Jan 20, 2023

Photonic hopfions: Light shaped as a smoke ring that behaves like a particle

Posted by in categories: climatology, mathematics, nanotechnology, particle physics, quantum physics

We can frequently find in our daily lives a localized wave structure that maintains its shape upon propagation—picture a smoke ring flying in the air. Similar stable structures have been studied in various research fields and can be found in magnets, nuclear systems, and particle physics. In contrast to a ring of smoke, they can be made resilient to perturbations. This is known in mathematics and physics as topological protection.

A typical example is the nanoscale hurricane-like texture of a magnetic field in magnetic thin films, behaving as particles—that is, not changing their shape—called skyrmions. Similar doughnut-shaped (or toroidal) patterns in 3D space, visualizing complex spatial distributions of various properties of a wave, are called hopfions. Achieving such structures with is very elusive.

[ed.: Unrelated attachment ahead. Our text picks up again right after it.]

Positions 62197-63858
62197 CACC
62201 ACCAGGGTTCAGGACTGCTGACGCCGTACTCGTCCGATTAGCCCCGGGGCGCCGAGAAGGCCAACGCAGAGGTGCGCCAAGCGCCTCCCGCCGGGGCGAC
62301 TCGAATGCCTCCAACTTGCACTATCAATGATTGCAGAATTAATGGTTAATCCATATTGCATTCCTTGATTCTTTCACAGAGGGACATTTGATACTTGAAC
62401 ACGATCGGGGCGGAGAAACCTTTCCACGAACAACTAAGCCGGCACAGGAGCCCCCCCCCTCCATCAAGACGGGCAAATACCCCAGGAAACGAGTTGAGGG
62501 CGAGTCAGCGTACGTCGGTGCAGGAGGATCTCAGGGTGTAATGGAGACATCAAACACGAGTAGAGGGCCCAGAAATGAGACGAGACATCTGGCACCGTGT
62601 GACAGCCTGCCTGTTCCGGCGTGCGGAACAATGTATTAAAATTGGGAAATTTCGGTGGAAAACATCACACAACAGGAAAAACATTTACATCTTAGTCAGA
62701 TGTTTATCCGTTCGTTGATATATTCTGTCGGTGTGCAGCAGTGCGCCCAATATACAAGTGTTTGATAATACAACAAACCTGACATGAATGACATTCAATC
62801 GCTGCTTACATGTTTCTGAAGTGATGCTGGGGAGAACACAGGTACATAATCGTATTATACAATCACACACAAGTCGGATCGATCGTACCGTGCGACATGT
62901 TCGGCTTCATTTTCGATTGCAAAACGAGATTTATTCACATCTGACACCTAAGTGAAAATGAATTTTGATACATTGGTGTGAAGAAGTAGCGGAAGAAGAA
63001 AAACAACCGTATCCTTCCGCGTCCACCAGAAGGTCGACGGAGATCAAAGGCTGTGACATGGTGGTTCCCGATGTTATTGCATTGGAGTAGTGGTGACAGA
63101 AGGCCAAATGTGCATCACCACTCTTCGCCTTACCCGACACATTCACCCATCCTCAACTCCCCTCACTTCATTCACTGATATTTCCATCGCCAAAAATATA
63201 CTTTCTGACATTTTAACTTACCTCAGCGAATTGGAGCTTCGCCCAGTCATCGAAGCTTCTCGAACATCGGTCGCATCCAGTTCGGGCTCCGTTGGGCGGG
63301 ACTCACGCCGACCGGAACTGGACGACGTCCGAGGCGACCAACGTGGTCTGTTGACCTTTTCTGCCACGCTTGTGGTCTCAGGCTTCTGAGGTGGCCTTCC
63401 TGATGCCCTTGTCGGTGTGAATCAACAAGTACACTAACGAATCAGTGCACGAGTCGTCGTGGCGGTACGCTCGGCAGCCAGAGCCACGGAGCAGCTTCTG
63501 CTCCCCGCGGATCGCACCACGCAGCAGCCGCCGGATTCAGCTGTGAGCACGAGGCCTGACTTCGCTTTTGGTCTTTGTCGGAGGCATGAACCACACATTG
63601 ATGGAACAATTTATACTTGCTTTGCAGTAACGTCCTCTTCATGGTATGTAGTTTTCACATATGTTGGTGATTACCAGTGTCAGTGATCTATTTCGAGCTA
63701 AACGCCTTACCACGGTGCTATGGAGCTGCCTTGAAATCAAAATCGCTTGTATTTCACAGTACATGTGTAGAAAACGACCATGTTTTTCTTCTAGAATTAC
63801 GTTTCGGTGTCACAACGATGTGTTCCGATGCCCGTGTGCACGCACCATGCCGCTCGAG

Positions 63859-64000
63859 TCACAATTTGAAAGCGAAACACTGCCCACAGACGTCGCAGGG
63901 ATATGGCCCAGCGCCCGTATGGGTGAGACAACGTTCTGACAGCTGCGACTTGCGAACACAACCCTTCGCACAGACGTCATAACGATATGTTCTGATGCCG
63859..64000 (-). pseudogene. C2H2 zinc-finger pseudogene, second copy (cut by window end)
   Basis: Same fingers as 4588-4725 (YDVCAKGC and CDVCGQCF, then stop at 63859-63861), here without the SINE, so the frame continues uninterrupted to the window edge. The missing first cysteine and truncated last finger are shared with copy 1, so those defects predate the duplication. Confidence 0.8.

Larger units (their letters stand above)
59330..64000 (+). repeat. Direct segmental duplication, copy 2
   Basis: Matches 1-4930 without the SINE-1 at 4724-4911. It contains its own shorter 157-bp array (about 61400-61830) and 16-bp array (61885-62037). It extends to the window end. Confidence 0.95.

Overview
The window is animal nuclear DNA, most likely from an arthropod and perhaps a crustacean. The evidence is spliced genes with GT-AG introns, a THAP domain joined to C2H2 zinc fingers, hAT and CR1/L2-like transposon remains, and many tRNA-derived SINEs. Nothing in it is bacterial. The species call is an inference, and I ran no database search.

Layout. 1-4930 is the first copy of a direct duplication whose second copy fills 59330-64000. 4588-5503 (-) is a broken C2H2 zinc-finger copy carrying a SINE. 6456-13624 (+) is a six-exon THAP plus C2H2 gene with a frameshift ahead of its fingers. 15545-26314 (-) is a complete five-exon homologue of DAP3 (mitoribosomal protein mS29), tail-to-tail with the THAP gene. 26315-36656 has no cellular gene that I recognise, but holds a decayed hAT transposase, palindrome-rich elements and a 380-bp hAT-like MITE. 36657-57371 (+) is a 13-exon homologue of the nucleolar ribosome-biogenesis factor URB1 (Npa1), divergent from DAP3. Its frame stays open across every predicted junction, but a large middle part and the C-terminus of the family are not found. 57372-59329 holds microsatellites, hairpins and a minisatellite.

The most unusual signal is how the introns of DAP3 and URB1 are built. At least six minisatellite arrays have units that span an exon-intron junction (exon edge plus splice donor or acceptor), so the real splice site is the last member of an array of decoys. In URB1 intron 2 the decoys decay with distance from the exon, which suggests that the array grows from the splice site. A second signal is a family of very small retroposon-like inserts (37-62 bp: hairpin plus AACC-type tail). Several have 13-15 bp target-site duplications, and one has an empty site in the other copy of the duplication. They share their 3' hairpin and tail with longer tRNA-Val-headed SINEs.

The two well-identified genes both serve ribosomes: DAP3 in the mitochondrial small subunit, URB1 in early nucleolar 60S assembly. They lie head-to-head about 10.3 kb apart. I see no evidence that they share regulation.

Recent studies of structured light revealed strong spatial variations of polarization, phase, and amplitude, which enable the understanding of—and open up opportunities for designing—topologically stable optical structures behaving like particles. Such quasiparticles of light with control of diversified topological properties may have great potential, for example as next-generation information carriers for ultra-large-capacity optical information transfer, as well as in quantum technologies.

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